The magnetic flux density response of both sensor types can be seen in Figure 3. As expected, an increase in iron oxide nanoparticle concentration improved the sensitivity of the sensor; the EMG900 ferrofluid demonstrated a sensitivity of approximately 2.3 nm/mT. The sensor with the EFH1 ferrofluid maintained a sensitivity of 326 pm/mT in the region of linear response, which is consistent with previously reported values for a similar sensor design employing photonic crystal fiber [11]. The magnetic fluid concentration of the EFH1 was specified as 7.9% by volume, while the EMG900 was 17.7 vol.%. This 125% increase in particle concentration yielded almost an order of magnitude improvement in the sensitivity upon exposure to a magnetic field. Furthermore, the range of linear response was extended in the EMG900 based sensor which is commensurate with the increase in initial magnetic susceptibility and saturation magnetism of the ferrofluid. To the best of our knowledge, the magnetic flux density sensitivity of the EMG900 based EFPI sensor is the greatest demonstrated in a fiber optic sensor using magnetic fluids.

The methods of optical interrogation, data acquisition, and the processing and analysis techniques employed to interpret the data can have a profound effect on the measurement quality. As mentioned earlier, we used wavelength peak tracking software to evaluate the resolution and/or sensitivity of the EFPI sensor system to magnetic fields. Many more appropriate interrogation and analysis techniques for EFPI based sensors are well documented in the literature and readily available for implementation with our fiber optic sensor [1216]. Assuming a resolution of 1 pm with the state of the art EFPI signal processing techniques, the basic sensor configuration could yield a measurement resolution in the range of 0.04 mT. Furthermore, the initial experimentation performed in this study suggests that a direct understanding of the effect of the magnetic fluid viscosity and composition could result in further improvement in performance.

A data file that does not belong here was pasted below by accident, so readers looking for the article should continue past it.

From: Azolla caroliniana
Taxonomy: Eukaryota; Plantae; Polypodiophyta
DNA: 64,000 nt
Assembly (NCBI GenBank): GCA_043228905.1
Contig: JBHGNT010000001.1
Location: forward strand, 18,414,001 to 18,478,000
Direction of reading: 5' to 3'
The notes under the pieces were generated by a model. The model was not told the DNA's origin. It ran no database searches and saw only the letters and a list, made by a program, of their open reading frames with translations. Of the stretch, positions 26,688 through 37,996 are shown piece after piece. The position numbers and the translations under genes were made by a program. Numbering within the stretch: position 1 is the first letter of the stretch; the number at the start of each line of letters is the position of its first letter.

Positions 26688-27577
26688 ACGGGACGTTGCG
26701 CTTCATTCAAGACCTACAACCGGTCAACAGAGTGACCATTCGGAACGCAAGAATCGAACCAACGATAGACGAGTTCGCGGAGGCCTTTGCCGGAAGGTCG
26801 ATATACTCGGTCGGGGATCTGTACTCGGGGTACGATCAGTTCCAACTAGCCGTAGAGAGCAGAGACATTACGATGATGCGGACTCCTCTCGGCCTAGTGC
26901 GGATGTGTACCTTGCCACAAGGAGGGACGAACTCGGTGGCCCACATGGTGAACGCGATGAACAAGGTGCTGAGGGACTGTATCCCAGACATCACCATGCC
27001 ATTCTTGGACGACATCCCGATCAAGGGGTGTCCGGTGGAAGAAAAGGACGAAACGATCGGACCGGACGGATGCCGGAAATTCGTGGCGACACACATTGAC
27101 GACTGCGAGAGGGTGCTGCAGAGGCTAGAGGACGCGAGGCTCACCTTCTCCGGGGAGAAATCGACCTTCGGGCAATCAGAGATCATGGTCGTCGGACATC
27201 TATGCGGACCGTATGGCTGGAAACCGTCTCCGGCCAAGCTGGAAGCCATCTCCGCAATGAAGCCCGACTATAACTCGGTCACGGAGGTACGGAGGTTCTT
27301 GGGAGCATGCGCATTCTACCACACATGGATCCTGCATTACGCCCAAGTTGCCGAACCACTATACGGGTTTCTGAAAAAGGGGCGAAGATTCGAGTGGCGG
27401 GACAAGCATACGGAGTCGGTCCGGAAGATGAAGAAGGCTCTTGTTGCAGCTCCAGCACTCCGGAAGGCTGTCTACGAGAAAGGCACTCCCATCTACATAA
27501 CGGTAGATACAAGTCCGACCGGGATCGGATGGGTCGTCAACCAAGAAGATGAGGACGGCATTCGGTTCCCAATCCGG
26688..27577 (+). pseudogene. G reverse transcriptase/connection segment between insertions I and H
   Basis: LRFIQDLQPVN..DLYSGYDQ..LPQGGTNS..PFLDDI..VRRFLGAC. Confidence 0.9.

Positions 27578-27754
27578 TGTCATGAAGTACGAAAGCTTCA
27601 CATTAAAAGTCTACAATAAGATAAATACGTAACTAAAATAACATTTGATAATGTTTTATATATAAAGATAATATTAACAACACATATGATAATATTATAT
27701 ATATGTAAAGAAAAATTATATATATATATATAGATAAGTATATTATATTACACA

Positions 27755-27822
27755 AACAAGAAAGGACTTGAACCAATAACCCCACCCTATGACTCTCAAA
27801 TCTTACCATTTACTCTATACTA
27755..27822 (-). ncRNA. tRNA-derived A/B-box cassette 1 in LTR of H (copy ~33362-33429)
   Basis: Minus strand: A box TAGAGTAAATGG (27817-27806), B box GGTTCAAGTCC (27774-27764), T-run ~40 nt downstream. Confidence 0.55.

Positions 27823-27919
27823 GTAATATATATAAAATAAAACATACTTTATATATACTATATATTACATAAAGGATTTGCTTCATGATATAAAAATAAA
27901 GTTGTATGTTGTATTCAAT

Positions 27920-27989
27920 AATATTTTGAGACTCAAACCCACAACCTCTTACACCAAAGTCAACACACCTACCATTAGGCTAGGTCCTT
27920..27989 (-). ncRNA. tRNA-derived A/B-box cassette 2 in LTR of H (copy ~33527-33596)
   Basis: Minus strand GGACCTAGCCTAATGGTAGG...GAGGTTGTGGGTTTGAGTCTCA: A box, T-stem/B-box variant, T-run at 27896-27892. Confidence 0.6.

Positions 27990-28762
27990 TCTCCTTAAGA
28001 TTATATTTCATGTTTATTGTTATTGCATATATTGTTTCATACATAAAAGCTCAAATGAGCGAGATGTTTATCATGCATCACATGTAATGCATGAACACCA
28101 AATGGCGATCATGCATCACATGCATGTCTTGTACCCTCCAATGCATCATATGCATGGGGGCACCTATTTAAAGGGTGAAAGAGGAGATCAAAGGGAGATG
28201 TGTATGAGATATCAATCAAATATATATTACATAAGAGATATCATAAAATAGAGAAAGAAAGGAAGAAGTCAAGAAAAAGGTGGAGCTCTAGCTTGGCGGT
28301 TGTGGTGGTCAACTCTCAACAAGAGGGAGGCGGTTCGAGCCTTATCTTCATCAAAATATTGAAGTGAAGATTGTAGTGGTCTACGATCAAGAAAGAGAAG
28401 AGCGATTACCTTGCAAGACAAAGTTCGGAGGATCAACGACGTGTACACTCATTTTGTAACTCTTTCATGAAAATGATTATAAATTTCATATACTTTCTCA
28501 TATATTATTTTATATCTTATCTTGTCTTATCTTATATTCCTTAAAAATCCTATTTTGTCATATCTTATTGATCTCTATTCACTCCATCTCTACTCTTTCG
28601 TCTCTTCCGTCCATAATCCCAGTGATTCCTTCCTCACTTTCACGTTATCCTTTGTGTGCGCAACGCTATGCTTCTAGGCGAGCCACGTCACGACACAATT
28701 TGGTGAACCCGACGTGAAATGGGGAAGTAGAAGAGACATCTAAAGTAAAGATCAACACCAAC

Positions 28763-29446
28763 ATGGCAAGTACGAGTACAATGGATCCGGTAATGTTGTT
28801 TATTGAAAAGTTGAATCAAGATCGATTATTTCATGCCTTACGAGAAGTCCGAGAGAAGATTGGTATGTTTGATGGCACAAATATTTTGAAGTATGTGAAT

4. Conclusions/Outlook